An original piston filler pen for under £100 – this was the starting point for TWSBI with their 530 pen.  Material cracking issues plagued them through the 530, 540 and the early 580s, but by the time the ECO came out these had been largely resolved (and noticeably the only people who still complain about the issues seem to suffer from lots of cracking TWSBIs, so are either unlucky else …).  The ECO may now not be their cheapest fountain pen, but it did cause a stir and it is a lot of pen for the money.  Annual limited editions, large ink capacity, smooth nib, easy to disassemble for cleaning (with instructions and tool provided), and also available in two versions, the normal one with a traditional rounded grip and the T with a triangular shape, all make this a popular pen.  Personally, while I find the nib a little anonymous, the shape and feel of the pens make them very tactile, they just feel comfortable in the hand.
Material wise, the old cracking issues are very rare and these days more likely down to over-tightening on re-assembly, or pushing the nib back in too hard (in theory the nib should not be removed, the instructions and tool are only for removing the piston mechanism for cleaning and lubricating (plus barrel cleaning).  Mine have certainly suffered a reasonable amount of abuse, though normally loose in a pen case, rather than  just thrown in to a bag, and are yet to see any signs of cracking.
Nib wise, there is a reasonable range to choose from including a number of stubs.  These all work well.

Platinum Preppy – £4-£5

A refillable fountain pen for under a fiver ?!  Supporting the same nib as the Plaisir (which can still be got for under £15) and the Procyon, this open comes with a full cartridge, can be used with a Platinum converter, or even used as an eye dropper filled pen (as I have done now with mine having finished the original cart).  Available in a reasonable range of colours, the price point is not the only selling point as the colour of the pen matches the colour of the ink.  All seven could be bought and still be under the cost limit to this article.  What’s not to like.  One interesting thing is, even at this price point, the cap comes with a sprung inner cap to stop ink evaporation (which does work well).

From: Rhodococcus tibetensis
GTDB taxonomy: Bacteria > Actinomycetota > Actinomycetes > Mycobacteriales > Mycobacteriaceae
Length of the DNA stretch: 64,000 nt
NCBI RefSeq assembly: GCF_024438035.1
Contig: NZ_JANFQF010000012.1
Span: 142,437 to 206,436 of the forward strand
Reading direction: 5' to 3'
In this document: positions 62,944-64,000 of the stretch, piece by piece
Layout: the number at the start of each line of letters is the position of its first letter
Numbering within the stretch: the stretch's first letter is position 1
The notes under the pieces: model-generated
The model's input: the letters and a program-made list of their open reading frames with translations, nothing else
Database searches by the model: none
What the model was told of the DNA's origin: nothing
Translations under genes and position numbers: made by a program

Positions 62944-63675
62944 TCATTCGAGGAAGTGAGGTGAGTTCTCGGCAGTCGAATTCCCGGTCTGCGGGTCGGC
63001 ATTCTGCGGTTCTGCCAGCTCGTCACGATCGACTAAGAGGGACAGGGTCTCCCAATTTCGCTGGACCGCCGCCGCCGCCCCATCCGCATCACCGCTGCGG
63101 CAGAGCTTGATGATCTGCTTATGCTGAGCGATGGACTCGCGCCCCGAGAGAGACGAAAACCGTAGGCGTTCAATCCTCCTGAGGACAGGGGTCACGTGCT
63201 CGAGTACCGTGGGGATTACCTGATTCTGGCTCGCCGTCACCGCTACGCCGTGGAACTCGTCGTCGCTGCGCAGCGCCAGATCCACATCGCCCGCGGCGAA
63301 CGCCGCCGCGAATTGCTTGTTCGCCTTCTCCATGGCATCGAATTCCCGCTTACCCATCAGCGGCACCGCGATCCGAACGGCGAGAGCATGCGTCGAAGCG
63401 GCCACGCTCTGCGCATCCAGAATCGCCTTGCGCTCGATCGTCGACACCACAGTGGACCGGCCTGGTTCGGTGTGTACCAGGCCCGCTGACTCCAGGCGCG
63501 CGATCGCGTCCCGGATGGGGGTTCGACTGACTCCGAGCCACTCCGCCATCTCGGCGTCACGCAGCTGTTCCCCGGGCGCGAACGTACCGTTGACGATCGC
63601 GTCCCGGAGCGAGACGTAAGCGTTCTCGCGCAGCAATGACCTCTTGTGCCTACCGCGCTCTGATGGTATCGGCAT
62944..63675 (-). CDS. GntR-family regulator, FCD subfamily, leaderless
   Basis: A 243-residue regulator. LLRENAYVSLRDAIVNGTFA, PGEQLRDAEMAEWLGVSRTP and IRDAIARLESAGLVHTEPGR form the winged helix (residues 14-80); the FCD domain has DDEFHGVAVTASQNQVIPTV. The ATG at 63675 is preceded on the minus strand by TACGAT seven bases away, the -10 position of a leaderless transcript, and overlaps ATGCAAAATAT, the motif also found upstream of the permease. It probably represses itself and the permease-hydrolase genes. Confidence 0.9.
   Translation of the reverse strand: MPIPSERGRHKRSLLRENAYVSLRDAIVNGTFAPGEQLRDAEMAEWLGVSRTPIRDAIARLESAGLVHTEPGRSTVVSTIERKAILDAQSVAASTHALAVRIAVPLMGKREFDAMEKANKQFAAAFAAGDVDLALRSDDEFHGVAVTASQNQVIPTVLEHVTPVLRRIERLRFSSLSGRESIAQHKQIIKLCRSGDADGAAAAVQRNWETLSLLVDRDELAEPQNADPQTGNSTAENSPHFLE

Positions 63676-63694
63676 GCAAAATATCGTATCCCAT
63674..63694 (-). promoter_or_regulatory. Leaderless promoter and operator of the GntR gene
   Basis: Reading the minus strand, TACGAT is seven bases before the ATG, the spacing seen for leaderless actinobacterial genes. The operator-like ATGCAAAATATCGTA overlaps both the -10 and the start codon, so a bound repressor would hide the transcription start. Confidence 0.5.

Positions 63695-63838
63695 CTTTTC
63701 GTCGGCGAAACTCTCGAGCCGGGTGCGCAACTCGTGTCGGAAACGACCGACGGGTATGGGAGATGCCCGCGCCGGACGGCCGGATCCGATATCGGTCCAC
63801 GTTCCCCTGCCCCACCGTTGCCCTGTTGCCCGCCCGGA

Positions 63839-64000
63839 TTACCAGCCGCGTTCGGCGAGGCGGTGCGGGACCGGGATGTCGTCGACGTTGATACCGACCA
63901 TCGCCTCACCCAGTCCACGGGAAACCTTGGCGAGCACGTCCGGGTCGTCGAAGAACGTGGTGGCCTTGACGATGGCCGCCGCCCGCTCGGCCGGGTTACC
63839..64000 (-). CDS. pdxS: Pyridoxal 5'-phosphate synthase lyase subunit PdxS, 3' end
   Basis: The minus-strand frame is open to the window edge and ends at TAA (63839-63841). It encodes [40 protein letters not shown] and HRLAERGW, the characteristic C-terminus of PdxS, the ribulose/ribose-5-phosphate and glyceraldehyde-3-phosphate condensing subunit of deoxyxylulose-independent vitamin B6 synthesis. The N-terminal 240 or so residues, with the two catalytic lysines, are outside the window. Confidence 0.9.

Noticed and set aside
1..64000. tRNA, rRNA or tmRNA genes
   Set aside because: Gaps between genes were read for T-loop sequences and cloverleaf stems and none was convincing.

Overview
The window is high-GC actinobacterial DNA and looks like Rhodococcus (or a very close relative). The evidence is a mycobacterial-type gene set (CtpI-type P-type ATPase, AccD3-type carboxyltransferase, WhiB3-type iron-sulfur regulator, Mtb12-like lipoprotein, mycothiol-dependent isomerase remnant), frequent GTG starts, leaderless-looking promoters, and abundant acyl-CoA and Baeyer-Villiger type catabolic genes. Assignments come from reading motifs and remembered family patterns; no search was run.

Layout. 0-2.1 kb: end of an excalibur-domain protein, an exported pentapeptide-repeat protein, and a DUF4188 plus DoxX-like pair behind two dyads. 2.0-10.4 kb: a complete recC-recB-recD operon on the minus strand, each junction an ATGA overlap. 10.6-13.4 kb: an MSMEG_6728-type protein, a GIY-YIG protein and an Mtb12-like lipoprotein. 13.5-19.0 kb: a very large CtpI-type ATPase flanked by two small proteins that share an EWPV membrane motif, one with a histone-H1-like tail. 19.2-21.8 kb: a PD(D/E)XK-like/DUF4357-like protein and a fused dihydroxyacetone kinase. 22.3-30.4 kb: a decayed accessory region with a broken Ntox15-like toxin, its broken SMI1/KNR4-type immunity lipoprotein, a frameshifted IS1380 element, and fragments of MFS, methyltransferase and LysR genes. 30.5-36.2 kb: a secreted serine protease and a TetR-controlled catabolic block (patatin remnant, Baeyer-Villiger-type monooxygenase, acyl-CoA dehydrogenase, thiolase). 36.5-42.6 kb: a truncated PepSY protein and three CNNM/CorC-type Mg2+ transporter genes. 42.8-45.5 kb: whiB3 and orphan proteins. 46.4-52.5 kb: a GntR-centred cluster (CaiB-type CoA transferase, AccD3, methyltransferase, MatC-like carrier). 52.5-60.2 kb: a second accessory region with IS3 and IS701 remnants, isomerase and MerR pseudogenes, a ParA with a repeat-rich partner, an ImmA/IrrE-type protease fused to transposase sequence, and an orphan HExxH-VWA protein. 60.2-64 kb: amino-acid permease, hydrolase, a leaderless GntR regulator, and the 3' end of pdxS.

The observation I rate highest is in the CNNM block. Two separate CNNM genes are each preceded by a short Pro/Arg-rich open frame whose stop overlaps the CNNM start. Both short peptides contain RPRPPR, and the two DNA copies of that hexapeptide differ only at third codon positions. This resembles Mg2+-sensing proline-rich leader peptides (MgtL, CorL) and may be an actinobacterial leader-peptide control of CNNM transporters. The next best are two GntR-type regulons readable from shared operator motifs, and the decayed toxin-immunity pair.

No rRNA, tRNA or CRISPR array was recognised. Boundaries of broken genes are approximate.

Material wise you do get what you pay for.  The clip is likely to break rather quickly if used – think cheap gel pen type clip, and the plastic can be cracked when knocked.  Still it is not as weak as I make out.
There are a number of nib options, though you may be limited to what there is available in the colour of ink you are after.  These are standard Platinum fair, so more pencil like than the others here with the possible exception of the Lamy.

So these are just the pens I own.  The are plenty of others such as the Pelikan Twist, Pilot Metropolitan/MR (of which the European version takes standard international cartridges/converters, not Pilot proprietary ones), Pilot Kakuno, Platinum Plaisir, Kaweco Perkeo, TWSBI Go, Lamy ABC, Lamy Nexx, and more.

One thing to note.  I have avoided Chinese and Indian pens on purpose.  Most the Chinese pens are clones and of mixed quality, I wanted to cover pens which should work out of the box and also can be replaced by the shop if faulty.  Sure PenBBS did start with original models, but most are above this price point, plus in more recent times they’ve given up and joined most the rest of that country’s producers in producing knock off clones.  India I’ve skipped for a number of reasons.  Mainly the cheap pens are really cheap and basically very poor.  The cheaper end we see on the forums are actually the hand made pens from the likes of Ranga and ASA, but those cost more and the value could be questioned, though not as much as some of the newer Indian companies who are charging Western prices for their pens even to locals.  This is my choice for the article, I’m not stopping you from buying pens from those countries and Jinhao is often seen as a cheap entry way in to the fountain pen world, however when you can buy a Platinum Preppy for a similar cost and be backed by a warranty ….